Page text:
Fascism and Feminism in Italy with Jennifer Anton – FCI 043
Fascism and Feminism in Italy may not strike you as related ideas. Indeed, they are often more opposed than aligned. However, like much of Italy’s history, it’s more complicated than initially meets the eye.The topics of this post could not be timelier. March is Women's History Month, and March 8th, specifically, is International Women’s Day. And unfortunately, the concept of Fascism has reared its ugly head again in recent years. I discuss this more in depth during the conversation with my guest on today’s podcast episode.My guest is author Jennifer Anton, and she’s an American/Italian dual citizen who moved from Chicago to Milan, and now lives between London and Lake Como. (Lucky her, right?!?) For the past 14 years, she’s been researching and writing a novel about the lives of her female ancestors and Italian midwives during the time of Mussolini's rule. Under the Light of the Italian Moon is a novel inspired by a true story of love and women's resilience during the rise of fascism and WWII. A gripping historical fiction based on a true story and heartbreaking real events.I’ve lightly touched on the topic of feminism in Italy before, with memories of my encounters with the Neapolitan version of chivalry and the dating rules in Italy. But as my guest pointed out so correctly, I was merely recounting a man’s version of feminism, no matter how well-intended. Shame on me. Well, I didn’t have a daughter back then… but I guess that’s no excuse. Rick Zullo · Fascism and Feminism in Italy with Jennifer Anton - FCI 043Fascism and Feminism in Italy - Between Two WarsNina Argenta doesn’t want the traditional life of a rural Italian woman. The daughter of a strong-willed midwife, she is determined to define her own destiny. But when her brother emigrates to America, she promises her mother to never leave."Under the Light of the Italian Moon"When childhood friend Pietro Pante briefly returns to their mountain town, passion between them ignites while Mussolini forces political tensions to rise. Just as their romance deepens, Pietro must leave again for work in the coal mines of America. Nina is torn between joining him and her commitment to Italy and her mother.As Mussolini’s fascists throw the country into chaos and Hitler’s Nazis terrorize their town, each day becomes a struggle to survive greater atrocities.A future with Pietro seems impossible when they lose contact and Nina’s dreams of a life together are threatened by Nazi occupation and an enemy she must face alone…Praise for Jennifer Anton’s Book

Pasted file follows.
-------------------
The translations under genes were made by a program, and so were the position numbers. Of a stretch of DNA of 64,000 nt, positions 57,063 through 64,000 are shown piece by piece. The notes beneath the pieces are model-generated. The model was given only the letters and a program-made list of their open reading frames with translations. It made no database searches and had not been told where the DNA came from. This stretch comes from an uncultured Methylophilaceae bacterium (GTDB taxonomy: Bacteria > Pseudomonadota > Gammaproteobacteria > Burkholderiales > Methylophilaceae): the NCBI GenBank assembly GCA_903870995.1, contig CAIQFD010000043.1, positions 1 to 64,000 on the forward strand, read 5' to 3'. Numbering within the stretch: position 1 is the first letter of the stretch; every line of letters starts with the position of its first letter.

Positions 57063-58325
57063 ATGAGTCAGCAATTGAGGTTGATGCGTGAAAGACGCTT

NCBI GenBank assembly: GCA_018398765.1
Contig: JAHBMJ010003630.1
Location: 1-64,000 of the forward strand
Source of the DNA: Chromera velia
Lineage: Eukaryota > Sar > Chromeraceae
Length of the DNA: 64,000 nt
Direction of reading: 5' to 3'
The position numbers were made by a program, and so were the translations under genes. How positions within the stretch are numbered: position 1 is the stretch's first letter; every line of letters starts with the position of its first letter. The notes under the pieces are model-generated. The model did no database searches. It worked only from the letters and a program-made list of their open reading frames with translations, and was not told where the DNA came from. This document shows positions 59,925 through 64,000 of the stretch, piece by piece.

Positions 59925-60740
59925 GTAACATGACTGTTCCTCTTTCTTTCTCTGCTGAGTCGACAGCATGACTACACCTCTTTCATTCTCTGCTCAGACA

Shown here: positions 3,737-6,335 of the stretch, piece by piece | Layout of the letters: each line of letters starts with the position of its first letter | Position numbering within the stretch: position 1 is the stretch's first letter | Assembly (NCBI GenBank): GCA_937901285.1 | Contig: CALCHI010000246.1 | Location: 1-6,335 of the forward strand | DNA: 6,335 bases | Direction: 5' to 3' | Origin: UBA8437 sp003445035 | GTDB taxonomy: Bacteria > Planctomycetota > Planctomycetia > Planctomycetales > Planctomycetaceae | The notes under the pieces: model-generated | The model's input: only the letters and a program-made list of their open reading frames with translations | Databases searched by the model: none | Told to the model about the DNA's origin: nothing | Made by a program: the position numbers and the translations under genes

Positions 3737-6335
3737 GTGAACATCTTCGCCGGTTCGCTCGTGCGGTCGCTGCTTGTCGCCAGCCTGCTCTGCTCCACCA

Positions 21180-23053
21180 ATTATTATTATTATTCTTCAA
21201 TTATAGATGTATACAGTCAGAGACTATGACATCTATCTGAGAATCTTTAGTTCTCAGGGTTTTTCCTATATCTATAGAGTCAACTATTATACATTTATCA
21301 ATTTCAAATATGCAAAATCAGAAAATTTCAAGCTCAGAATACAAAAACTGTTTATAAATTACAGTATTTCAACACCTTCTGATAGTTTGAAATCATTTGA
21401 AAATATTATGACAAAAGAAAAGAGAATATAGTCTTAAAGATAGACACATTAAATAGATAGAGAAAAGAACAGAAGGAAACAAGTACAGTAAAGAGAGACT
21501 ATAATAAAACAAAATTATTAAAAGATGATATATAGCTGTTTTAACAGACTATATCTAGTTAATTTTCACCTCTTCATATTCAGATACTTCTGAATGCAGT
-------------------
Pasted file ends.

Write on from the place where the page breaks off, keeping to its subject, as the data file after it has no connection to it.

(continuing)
”'In these populist days many of us know or have known how perplexing it is to live under a domineering leader who thinks he is always right. Back in 1922,
Eating Healthy While Traveling – FCI 042
There’s a strange paradox when it comes to eating healthy while traveling in Italy. The variety of incredible food is so enticing that you must wonder how Italians stay so trim. As for the traveler, if you’re only visiting for a week or two, there’s a powerful temptation to overindulge in all the delicious abundance. But still, given all that, you often hear of people returning from a trip to Italy actually having lost 5-10 pounds. What gives?